Apr 302013


I was stuck earlier this month trying to cajole Tableau into doing something I needed it to do so I contacted my friend Joe Mako.  When it comes to Tableau, Joe is the “guru’s guru.” (Joe was the person that showed me how to create filled maps in Tableau before Tableau had native support for this. See http://www.datarevelations.com/tracking-stds-hiv-and-aids-in-texas.)

Joe did in fact have a very slick solution to my problem and I will probably write about in a future post but I would rather focus on a broader issue that came about when Joe commented on a visualization I had on my screen.

Vertical Scatterplot

Consider the image below which readers may recall from a post I did awhile back on getting people to care about your viz.

The size of the circle corresponds to number of respondents reporting a salary close to the amount shown.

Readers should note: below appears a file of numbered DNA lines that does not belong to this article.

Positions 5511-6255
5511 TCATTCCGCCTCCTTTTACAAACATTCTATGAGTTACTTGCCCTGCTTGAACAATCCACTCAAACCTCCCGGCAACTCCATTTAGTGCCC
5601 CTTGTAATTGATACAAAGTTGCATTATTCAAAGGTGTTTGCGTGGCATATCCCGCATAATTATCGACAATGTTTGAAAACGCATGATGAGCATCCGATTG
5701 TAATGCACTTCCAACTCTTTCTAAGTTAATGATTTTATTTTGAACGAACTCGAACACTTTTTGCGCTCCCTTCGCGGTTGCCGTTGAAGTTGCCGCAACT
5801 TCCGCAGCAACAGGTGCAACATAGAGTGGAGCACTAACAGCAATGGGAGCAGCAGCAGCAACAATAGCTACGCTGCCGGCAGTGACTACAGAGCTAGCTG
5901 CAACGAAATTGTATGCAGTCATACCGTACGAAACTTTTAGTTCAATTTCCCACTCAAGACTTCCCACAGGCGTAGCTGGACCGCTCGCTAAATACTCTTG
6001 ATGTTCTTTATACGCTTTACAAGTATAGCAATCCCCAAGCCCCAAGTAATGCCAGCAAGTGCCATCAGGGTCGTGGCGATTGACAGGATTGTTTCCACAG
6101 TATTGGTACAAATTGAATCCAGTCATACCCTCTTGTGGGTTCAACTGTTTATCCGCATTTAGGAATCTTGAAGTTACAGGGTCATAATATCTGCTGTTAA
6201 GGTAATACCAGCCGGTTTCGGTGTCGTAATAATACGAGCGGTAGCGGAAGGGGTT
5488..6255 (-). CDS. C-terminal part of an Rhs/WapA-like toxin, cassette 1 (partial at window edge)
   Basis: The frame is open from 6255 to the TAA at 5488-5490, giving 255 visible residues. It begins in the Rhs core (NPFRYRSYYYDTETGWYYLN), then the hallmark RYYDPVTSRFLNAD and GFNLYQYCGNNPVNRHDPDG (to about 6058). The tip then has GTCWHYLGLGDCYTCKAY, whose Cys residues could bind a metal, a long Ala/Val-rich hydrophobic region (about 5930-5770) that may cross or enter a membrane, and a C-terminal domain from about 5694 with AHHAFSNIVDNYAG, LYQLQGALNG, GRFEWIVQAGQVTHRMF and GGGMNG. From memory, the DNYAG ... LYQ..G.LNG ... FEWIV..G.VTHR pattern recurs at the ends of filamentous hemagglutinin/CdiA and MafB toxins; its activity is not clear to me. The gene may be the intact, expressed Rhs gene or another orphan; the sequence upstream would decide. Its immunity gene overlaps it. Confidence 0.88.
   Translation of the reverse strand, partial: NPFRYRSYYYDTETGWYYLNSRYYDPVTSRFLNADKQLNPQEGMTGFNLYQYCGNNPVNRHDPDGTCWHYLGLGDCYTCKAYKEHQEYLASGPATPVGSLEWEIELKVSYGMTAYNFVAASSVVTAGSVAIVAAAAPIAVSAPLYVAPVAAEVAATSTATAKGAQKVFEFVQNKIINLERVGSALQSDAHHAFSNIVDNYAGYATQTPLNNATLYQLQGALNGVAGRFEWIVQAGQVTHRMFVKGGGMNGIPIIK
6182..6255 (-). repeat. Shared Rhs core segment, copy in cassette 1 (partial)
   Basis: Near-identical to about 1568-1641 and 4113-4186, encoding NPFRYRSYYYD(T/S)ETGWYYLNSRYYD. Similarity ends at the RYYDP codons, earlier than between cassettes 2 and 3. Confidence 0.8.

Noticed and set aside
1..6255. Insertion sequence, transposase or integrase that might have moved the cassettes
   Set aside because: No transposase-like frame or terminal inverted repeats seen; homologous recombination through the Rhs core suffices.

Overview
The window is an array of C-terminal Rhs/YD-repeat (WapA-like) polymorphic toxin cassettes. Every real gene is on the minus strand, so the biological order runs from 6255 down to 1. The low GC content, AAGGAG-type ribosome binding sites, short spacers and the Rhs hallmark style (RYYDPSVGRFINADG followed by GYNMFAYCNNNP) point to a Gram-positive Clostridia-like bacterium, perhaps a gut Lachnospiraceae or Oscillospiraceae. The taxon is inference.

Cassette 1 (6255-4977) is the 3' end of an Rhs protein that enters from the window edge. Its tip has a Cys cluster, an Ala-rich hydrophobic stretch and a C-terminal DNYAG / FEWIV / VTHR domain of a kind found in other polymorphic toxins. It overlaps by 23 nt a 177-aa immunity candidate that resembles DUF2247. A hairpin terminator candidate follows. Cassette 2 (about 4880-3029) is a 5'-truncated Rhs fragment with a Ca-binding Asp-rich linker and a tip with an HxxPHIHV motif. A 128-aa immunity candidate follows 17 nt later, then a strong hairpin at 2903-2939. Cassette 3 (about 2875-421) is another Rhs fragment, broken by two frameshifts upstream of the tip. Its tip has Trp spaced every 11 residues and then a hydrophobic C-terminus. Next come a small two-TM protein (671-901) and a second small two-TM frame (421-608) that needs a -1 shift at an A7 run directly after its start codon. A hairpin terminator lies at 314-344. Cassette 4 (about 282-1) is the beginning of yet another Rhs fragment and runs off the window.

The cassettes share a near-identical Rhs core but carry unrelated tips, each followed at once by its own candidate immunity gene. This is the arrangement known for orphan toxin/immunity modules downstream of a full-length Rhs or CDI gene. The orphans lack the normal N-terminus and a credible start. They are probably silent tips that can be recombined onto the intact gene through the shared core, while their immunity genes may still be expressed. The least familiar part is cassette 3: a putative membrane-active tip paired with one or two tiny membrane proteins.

The red circle shows “your” salary and the other circles show the salaries of everyone else that responded to the survey. The size of the circle indicates the number of respondents that reported earning a particular salary.

There are a number of problems that I had with this approach, the biggest being that I had to group / bin salary amounts so that similar amounts would yield bigger circles.  That is, I would run into troubles with salary amounts like these…




… as they would yield three separate small circles instead of one larger circle.

Here’s what the visualization looks like if you plot a circle for each response ID and don’t size the circles based on number of occurences of a particular salary value.

A vertical scatterplot with too many dots.

Our problem is that we cannot glean the clustering as we have so many marks that are stacked in a single column.

Cue the Violins

Joe, who in addition to Tableau expertise is a font of generalized visualization knowledge, asked if I had ever heard of a violin plot (I had not). He then pointed me to this blog post.

In addition to the violin plot, the post discussed “jittering” marks so that you spread dots both horizontally and vertically, like this:

“Jittering” the scatterplot